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American cockroach

Periplaneta americana

The American cockroach (Periplaneta americana), also known as a bug or water bug, or erroneously identified as a palmetto (see Florida woodland cockroach for differences), is the largest species of common cockroach, and is often considered a pest. None of the Periplaneta species are endemic to the Americas; Although the name P. americana was introduced to the United States from Africa as early as 1625, it is now common in tropical climates due to human activity's expansion of the insect's living range, the contribution of international shipping to the port of the world, and the Including the southern United States, the Canary Islands, southern Spain, Greece, Taiwan, and Cape Town and Durban, South Africa.


Properties

An adult American cockroach grows to an average of about 4 cm (1.6 in) in length and about 7 mm (0.28 in) in height. They are reddish-brown in color and have a yellow margin on the body area behind the head. Immature cockroaches are similar to adults, except that they lack wings.

The insect can move quickly, often darting out of view when someone enters a room, and it can slip through small openings and under doors, no matter how large it is. It is considered one of the fastest running insects.

In an experiment conducted at the University of California, Berkeley in 1991, Periplaneta americana recorded a speed of 5.4 kilometers per hour (3.4 mph), or about 50 longitudinal bodies per second, which is comparable to a human running at 330 kilometers per hour (210 mph). /s).

It has a pair of large compound eyes, each with more than 2,000 separate lenses, and is a very active nocturnal insect that avoids light.


risks to humans

Cockroaches can carry disease-causing bacteria such as Salmonella on their legs, and later put them on food and cause food poisoning. Household dust containing excrement and body parts of cockroaches can trigger allergies and asthma in some individuals.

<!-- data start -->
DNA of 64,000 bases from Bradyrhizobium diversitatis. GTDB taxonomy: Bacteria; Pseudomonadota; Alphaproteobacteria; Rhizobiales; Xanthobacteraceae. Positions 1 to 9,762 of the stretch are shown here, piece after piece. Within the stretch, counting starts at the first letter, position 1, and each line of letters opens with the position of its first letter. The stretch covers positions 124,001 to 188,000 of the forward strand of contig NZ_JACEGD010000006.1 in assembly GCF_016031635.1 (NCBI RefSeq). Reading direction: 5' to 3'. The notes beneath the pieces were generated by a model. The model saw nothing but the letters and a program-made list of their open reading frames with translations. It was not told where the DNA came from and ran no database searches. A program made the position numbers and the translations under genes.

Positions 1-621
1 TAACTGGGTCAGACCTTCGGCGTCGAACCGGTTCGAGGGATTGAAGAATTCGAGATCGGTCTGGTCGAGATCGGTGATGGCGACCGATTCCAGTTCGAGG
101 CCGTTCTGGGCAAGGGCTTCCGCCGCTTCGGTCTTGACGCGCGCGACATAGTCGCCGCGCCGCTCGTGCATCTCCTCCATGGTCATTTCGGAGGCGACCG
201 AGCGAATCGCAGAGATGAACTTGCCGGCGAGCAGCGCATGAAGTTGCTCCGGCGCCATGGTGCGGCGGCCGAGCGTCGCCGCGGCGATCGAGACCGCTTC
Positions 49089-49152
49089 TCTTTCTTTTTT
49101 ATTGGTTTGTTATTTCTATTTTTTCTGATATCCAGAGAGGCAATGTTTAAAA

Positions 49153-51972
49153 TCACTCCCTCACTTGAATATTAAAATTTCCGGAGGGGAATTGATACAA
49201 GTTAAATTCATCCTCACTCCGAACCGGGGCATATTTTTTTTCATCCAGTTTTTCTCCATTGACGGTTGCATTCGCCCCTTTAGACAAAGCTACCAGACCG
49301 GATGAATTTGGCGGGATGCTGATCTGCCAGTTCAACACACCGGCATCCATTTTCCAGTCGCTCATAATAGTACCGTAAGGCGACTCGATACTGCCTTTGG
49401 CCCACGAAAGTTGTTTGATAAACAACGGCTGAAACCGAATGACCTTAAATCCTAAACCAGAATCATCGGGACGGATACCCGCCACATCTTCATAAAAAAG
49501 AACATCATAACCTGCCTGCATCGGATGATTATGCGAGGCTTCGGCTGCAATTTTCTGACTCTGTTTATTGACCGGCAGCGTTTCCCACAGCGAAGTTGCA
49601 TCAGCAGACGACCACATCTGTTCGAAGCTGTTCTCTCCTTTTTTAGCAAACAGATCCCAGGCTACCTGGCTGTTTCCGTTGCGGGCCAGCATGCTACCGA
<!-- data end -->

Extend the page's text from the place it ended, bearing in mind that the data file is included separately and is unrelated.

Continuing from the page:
Home of the American cockroach

American cockroaches usually live in moist areas, but they can survive in dry areas if they have access to water. It prefers warm temperatures around 29°C (84°F) and does not tolerate cold temperatures. In residential areas, these cockroaches live in basements and sewers, and may move outdoors into courtyards when the weather is warm. These cockroaches are usually found in basements, crawl spaces, cracks and openings in porches, foundations, and walkways adjacent to buildings.

The American cockroach is a scavenging insect that feeds on decaying organic matter and a variety of other foods. He especially loves fermented foods.


life cycle

The female produces an egg sac called an ovary, which protrudes from the tip of the abdomen. After about two days, the egg sacs are placed on a surface in a safe place. The egg sacs are about 0.9 cm (0.35 in) long, brown, bag-shaped. Immature cockroaches emerge from their egg sacs after about 6 to 8 weeks, and take 6 to 12 months to reach maturity. Adult cockroaches can live for up to a year, during which time the females produce an average of up to 150 baby cockroaches.


live in homes

Because of their large size and slow growth, there is little presence of these insects indoors. However, during certain times of the year, these cockroaches can move from the outside into the home. In cold weather these cockroaches may move indoors, looking for higher temperatures and food. Cockroaches can enter the home through sewer connections, under doors, around sewers, through vents, or other openings in the foundations. Cockroach numbers can be controlled using insecticides.

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